When Katy apologises for her poor Mandarin and Jon Jon quips, “No worries, I speak ‘ABC’”, a cheeky grin at American-born Chinese, it felt like a scene from my own life. I too often find myself apologising for my inadequate Mandarin when in Shanghai or Taipei, often to the side eye of the locals.
OUR MULTILINGUAL MULTICULTURAL SELVES
It’s worthwhile to point out that the director himself, as well as scriptwriter Dave Callaham are of mixed Asian descent.
Cretton was born to a Japanese American mother and a father of Irish-Slovak descent, while Callaham is Chinese American. It is apt that they tell this story of cultural displacement.
Still, why would this Marvel superhero make a difference? Because with its diverse cultural references and inside jokes, Shang-Chi pushes beyond displacement to better define the sub-culture of multilingualism and multiculturalism many Singaporeans live in today.
The Singapore, and indeed, the Asian identity is often misunderstood in a world that often equates ethnicity with nationality. And sometimes, it is hard not to take it personally.
It would be a tall order for any film, Hollywood or otherwise, to satisfyingly capture the rich complexities of the Singapore identity. Even writing here that it covers Chinese, Indian, Malay, Peranakan and Eurasian misses out on meaningful distinctions and overlaps, much less the full spectrum of who Asians are.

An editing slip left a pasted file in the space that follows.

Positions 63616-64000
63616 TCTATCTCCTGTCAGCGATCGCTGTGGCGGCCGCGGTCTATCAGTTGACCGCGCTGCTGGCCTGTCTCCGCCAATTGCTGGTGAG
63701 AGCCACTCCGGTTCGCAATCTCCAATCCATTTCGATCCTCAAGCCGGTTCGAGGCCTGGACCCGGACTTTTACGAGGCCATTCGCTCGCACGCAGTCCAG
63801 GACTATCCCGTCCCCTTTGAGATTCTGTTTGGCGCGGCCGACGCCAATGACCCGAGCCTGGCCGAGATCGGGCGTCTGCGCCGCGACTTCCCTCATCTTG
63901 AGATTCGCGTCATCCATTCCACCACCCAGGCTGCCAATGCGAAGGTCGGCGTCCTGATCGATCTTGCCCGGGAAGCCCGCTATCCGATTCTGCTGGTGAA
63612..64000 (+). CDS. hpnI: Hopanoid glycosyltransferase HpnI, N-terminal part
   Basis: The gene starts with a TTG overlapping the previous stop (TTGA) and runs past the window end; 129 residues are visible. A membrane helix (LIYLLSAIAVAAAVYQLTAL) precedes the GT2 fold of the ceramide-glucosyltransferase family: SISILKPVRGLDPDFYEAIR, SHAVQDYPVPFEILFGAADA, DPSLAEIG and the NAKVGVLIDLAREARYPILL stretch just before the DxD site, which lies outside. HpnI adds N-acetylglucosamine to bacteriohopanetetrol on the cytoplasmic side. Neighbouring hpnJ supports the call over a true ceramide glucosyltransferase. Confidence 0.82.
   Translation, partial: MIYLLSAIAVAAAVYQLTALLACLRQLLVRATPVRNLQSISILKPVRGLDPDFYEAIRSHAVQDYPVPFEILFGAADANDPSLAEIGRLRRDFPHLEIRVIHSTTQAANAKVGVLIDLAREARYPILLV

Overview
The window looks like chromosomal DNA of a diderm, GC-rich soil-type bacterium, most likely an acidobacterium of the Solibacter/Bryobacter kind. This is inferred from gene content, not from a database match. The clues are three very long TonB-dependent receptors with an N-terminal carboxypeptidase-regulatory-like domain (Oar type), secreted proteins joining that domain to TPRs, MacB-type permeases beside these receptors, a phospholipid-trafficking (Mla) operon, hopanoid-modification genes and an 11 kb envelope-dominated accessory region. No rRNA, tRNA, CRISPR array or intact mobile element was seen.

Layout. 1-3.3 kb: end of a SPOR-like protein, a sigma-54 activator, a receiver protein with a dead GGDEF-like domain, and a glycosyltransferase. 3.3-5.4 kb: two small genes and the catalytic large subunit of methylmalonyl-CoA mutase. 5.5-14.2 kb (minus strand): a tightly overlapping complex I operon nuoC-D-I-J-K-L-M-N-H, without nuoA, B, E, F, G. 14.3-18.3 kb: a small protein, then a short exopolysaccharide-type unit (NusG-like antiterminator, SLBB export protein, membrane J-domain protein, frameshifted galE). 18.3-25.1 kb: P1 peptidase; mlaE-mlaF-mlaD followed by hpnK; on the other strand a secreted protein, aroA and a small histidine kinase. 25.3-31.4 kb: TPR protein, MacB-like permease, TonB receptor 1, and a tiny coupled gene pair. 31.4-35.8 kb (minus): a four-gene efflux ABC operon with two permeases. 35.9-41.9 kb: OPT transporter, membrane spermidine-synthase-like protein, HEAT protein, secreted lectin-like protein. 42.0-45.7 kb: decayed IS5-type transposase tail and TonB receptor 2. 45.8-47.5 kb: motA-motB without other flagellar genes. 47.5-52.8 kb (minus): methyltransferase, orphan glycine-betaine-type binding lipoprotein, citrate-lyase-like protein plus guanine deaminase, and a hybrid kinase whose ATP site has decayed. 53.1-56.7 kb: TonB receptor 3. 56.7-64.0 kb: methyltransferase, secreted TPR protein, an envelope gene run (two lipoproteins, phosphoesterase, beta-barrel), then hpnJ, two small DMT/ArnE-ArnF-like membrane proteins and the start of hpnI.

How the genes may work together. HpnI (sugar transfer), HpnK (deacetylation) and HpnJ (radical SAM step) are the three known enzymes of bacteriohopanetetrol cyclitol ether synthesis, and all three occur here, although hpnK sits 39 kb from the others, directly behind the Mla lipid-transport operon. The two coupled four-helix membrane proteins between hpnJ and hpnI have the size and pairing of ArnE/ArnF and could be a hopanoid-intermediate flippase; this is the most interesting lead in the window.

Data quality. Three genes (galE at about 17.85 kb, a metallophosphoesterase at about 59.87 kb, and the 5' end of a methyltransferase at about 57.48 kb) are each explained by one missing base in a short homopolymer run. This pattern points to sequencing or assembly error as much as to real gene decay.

No doubt, Singaporeans will look forward to the day a more inclusive representation of Asians makes it to the big screen, beyond the morsel of a cheery “terima kasih” from a masked spectator in Jon Jon’s fighting arena.
Black Panther and Shang-Chi have certainly paved the way for more diverse representation in the Marvel Cinematic Universe.
In fact, Marvel is expected to debut its first Muslim superhero in her own series - Ms Marvel, about a Pakistani-American shape-shifter starring Iman Vellani - expected to premiere by the end of this year.
In an unprecedented time of border closures, xenophobia and discrimination, this cultural depiction does not only make some of us feel seen; it also better represents a slice of our cultural identity, in all its richness and complexity to the wider world.
Understanding is the beginning of empathy. And indeed, we have never needed this more than in the divided and fearful pandemic-stricken world today.
Annie Tan is a freelance writer based in Singapore.